Original languageEnglish (US)
JournalJournal of neurointerventional surgery
DOIs
StatePublished - Jan 1 2019

Fingerprint

Professional Burnout
Physicians
Emotions
Depersonalization
Medical Errors
Logistic Models
Regression Analysis
Research Personnel
Depression
Delivery of Health Care
Equipment and Supplies
Surveys and Questionnaires

Keywords

  • stroke
  • thrombectomy

ASJC Scopus subject areas

  • Surgery
  • Clinical Neurology

Cite this

Fargen, K. M., Arthur, A. S., Leslie-Mazwi, T., Garner, R. M., Aschenbrenner, C. A., Wolfe, S. Q., ... Hirsch, J. A. (2019). A survey of burnout and professional satisfaction among United States neurointerventionalists. Journal of neurointerventional surgery. https://doi.org/10.1136/neurintsurg-2019-014833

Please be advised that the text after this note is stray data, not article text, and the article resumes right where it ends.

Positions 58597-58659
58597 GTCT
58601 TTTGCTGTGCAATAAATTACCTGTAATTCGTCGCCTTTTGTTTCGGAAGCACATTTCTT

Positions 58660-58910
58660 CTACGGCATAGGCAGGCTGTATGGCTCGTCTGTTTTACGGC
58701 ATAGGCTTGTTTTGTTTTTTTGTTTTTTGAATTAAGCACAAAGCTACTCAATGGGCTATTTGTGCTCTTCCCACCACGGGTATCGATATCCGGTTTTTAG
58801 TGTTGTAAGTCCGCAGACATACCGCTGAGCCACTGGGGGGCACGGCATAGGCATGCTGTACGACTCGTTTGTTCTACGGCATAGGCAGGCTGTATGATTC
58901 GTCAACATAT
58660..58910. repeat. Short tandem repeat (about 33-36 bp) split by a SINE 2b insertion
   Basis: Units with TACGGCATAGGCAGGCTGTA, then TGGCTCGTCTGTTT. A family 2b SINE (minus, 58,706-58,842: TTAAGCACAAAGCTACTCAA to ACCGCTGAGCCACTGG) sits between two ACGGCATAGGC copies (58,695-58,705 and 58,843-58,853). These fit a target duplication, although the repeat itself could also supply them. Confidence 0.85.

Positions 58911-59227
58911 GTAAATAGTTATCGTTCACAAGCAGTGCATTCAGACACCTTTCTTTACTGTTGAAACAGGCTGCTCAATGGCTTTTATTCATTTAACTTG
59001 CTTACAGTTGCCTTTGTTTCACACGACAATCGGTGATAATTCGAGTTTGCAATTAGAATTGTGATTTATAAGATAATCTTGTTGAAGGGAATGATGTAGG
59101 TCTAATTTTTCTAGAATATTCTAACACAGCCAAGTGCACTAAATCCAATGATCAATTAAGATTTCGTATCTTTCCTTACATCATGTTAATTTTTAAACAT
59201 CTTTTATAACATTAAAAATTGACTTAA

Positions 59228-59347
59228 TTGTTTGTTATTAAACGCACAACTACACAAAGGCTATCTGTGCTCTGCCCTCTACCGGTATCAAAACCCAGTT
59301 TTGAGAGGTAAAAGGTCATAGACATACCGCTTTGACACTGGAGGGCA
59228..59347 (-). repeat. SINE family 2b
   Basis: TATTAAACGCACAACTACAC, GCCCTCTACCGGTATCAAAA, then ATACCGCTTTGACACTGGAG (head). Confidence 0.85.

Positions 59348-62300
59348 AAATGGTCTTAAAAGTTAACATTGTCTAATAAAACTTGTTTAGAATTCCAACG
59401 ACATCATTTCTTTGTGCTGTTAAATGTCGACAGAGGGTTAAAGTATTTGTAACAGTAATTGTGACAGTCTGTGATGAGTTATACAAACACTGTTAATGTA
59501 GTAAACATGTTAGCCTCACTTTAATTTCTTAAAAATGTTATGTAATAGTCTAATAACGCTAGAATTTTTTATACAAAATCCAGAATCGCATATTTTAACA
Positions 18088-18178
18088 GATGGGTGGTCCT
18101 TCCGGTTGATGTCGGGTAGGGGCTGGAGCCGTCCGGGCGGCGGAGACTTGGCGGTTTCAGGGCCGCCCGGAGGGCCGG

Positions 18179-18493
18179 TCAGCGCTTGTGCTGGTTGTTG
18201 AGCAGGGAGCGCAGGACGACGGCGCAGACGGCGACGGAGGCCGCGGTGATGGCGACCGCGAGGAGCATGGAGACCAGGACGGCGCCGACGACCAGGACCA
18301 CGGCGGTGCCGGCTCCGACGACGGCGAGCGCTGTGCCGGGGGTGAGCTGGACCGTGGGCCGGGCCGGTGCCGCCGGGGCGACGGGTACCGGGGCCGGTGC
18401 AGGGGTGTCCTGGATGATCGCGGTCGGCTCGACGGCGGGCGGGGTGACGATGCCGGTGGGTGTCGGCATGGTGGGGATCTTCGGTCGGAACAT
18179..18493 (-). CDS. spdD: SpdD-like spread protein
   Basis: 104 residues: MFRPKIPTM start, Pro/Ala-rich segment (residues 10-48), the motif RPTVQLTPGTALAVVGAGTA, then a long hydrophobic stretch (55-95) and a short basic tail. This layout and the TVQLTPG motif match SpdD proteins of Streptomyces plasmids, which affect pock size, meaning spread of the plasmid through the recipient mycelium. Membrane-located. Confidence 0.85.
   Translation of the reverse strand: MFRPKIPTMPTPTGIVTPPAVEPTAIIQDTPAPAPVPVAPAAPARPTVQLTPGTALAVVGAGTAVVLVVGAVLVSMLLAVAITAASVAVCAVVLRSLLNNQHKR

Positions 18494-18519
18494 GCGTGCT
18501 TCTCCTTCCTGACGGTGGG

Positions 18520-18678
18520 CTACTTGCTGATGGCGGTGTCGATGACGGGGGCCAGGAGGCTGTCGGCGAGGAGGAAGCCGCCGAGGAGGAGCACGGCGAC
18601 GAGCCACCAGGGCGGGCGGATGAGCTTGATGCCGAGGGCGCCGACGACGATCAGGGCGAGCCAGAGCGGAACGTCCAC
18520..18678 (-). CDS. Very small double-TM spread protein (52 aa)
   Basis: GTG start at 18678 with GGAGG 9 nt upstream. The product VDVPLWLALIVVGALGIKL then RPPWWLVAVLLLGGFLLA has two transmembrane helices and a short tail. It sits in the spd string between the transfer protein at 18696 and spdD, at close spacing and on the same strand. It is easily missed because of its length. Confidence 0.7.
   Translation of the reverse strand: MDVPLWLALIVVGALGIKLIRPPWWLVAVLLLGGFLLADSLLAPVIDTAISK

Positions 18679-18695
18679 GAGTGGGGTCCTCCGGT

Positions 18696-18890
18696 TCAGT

Fargen, Kyle M. ; Arthur, Adam S. ; Leslie-Mazwi, Thabele ; Garner, Rebecca M. ; Aschenbrenner, Carol A. ; Wolfe, Stacey Q. ; Ansari, Sameer Ahmad ; Dabus, Guilherme ; Spiotta, Alejandro ; Mokin, Maxim ; Linfante, Italo ; Mocco, J. ; Hirsch, Joshua A. / A survey of burnout and professional satisfaction among United States neurointerventionalists. In: Journal of neurointerventional surgery. 2019.
@article{a4852057cd2547aa8f9118d347fb7430,
title = "A survey of burnout and professional satisfaction among United States neurointerventionalists",